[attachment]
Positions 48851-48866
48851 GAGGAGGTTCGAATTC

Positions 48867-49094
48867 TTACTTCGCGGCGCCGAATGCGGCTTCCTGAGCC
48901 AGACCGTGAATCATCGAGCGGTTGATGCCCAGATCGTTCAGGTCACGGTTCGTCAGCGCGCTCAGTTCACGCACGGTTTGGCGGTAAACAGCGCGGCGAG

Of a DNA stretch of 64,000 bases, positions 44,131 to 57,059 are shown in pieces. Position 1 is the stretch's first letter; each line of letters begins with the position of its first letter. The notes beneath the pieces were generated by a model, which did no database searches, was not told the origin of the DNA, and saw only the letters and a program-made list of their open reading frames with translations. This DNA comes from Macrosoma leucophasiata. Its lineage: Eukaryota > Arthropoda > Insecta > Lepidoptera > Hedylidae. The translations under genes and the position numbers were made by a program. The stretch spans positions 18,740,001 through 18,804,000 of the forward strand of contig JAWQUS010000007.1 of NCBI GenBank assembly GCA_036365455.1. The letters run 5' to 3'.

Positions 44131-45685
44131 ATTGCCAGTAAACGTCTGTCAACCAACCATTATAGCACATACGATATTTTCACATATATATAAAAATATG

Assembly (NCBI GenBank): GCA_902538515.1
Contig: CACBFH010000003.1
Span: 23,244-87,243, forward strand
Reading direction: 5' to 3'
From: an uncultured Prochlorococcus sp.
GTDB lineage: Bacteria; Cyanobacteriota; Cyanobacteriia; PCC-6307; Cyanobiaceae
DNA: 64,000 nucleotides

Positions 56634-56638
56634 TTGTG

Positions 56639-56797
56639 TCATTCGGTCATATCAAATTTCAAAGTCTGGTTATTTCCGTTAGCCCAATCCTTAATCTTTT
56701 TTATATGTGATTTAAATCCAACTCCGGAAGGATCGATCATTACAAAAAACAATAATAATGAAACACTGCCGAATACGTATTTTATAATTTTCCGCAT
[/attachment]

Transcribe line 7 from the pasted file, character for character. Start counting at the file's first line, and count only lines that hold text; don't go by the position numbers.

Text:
Positions 44131-45685